'White Girl' Movie Review - Rolling Stone
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‘White Girl’ Review: Sexed-Up Indie Not as Shocking as It Thinks

Coming-of-age drama about young woman in the big, bad city plays up class disparity, coke-fueled bad behavior

'White Girl' Review

Yes, 'White Girl' is filled with sex, drugs and a young woman's debasement — but is it any good? Peter Travers weighs in on the Sundance shocker.

Is there anything less shocking than a movie that thinks it’s shocking? See White Girl and discuss — and you should see it, if only for the all-stops-out performance of Morgan Saylor. She plays Leah, a New York college student on the yellow brick road to cocaine and near-constant debasement. The character is based partly on the exploits of Elizabeth Wood, the film’s writer and director, so art really is imitating life — though neither is immediately recognizable as such.

The “white girl” of the title isn’t Leah or Elizabeth, however, but a stash of cocaine belonging to Blue (hottie rapper Brian “Sene” Marc), a Puerto Rican drug dealer who lives near the scuzzy New York City apartment occupied by Leah and her roomie Katie (India Menuez). Raised privileged in the whitebread Midwest, Leah is a girl who just wants some big-city fun. This means screwing her brains out and pushing Blue to sell his blow to a more affluent market in Manhattan. Of course, this lands her man in jail. She plans to get him out by hiring a high-priced lawyer (Chris Noth) whose fee comes from fucking Leah and selling the coke Blue left behind, i.e. the same drugs our heroine rarely stops snorting.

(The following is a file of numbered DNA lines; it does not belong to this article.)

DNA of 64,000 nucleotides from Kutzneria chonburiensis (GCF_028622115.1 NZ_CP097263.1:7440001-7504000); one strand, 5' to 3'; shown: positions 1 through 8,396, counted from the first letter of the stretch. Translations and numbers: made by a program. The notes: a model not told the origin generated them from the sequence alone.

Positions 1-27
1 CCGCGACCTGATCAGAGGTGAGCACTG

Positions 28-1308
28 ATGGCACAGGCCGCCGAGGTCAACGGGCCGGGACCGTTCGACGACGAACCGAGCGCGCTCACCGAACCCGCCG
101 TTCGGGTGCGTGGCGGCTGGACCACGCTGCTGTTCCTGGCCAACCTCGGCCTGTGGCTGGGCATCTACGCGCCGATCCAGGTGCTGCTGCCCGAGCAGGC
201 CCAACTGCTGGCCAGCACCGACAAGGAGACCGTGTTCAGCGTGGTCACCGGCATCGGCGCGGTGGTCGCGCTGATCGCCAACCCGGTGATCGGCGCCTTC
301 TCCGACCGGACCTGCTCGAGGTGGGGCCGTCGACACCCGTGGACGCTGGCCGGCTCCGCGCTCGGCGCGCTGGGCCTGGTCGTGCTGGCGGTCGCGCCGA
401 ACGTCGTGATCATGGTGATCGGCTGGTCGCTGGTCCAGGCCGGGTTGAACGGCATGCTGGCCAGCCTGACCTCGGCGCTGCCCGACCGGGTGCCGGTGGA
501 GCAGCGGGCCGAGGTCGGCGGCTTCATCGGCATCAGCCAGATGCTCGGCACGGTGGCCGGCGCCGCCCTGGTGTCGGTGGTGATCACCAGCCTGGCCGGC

Are you sensing a pattern? And did I mention Kelly (Justin Bartha), Leah’s douchebag boss at a digital media rag where she serves as an unpaid summer intern and who helps pave her path to after-hours urban hell? It sure isn’t Wonderland this Alice falls into. Is Wood trying to say something profound about a society that sees drugs and human flesh as saleable commodities? Or is she exploiting the sight of Leah in short-shorts and miniskirts to commodify her own ascent as a first-time filmmaker? Maybe it’s a little bit of both, spiced with a keen flair for making a camera do her bidding. And Saylor, the sulky Brody daughter on Homeland, jumps off the screen, alive to every challenge Wood throws at her. She’s a talent to keep an eye on.

In This Article: Homeland, Sundance Film Festival


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